One of the more frustrating ideas in the debate over how learning technologies should be advanced in modern classrooms is that they are somehow going to replace teachers. This recent piece in the Huffington Post touches on precisely that issue:
“Teachers are not, and cannot be automatons handing out information to students. They are leaders, guides, facilitators, and mentors. They encourage students when they struggle, and inspire them to set and reach for their goals. They are role models, leading by example and giving direction when necessary. A computer can give information, but a teacher can lend a hand, or an ear, and discern what’s necessary for a student to succeed, and to want to succeed. So yes, technology is going to play a critical role in the future of education. But not as big a role as that of a teacher.”
This is not an inaccurate statement by any means; research indicates that no factor is more significant in a child’s success in the classroom than a high quality teacher (other than the student’s home environment, which is obviously not the responsibility of the public school system). The problem with articles like the story sourced is that they play on a conflict where there shouldn’t be one.
Learning technologies, especially those incorporated through blended learning models, are meant to support teachers, not to replace them. They’re also meant to give more students access to high quality instructors, either through distance education or through larger on-site classrooms supported by technology. What we’re talking about here are tools, not magical devices that will take education over entirely.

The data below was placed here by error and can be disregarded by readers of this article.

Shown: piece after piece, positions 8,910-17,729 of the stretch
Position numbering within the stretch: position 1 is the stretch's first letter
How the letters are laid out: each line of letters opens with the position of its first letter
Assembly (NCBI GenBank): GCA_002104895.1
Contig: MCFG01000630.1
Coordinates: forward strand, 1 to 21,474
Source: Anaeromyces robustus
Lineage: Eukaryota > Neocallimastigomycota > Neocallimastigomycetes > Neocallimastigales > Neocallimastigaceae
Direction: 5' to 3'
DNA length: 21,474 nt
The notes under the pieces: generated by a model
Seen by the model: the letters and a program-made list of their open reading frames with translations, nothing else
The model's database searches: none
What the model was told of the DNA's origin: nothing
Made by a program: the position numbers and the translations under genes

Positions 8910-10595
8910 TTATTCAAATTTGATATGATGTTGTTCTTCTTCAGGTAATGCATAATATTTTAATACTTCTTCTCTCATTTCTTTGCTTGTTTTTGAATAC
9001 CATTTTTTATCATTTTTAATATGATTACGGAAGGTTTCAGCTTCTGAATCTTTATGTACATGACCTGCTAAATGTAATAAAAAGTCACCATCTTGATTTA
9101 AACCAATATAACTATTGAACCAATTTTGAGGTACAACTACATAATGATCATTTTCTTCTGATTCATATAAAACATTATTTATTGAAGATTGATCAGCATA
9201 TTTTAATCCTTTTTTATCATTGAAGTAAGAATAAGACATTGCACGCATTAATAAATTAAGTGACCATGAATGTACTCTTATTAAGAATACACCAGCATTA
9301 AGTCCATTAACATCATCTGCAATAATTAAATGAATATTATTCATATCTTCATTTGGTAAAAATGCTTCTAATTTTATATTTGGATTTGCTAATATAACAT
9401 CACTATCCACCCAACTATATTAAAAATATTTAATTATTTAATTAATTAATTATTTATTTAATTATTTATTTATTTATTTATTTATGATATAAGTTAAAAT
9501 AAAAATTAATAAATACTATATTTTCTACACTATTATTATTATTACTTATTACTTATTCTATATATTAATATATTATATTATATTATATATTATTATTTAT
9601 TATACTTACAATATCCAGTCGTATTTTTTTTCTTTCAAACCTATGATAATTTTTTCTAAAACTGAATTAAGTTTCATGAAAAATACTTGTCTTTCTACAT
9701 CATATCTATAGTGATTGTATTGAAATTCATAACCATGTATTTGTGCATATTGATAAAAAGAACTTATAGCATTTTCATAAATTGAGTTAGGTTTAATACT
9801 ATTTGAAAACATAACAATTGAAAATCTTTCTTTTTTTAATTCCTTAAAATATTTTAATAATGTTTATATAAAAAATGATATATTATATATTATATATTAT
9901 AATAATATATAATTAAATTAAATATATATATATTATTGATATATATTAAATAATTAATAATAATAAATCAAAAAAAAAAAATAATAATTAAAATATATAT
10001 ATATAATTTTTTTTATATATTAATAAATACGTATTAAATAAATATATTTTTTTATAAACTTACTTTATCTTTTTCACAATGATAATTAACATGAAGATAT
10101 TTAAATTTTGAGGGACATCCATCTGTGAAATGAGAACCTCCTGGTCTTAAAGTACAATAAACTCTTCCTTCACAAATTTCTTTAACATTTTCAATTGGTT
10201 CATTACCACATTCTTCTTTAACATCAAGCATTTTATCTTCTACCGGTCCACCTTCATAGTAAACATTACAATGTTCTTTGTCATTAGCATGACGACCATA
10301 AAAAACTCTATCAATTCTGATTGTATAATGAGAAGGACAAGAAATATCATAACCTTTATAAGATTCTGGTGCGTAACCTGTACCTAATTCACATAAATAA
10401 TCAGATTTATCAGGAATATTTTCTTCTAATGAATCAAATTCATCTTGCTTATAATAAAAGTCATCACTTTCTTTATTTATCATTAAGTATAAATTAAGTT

You would be hard pressed to find many successful industries that have been unwilling to adopt new technologies in the name of improving both their product, and efficiency in the production of that product. For its part, education has been almost painfully cautious in taking advantage of new tools to improve classroom outcomes, particularly given its history of enthusiasm for adopting new, unproven teaching methods (the open classrooms movement comes to mind). There are a number of reasons for that (over regulation, lack of buy in among educators), but one of them should not be a technology vs. teachers environment. There should be a dialogue of cooperation in this arena, not one of conflict.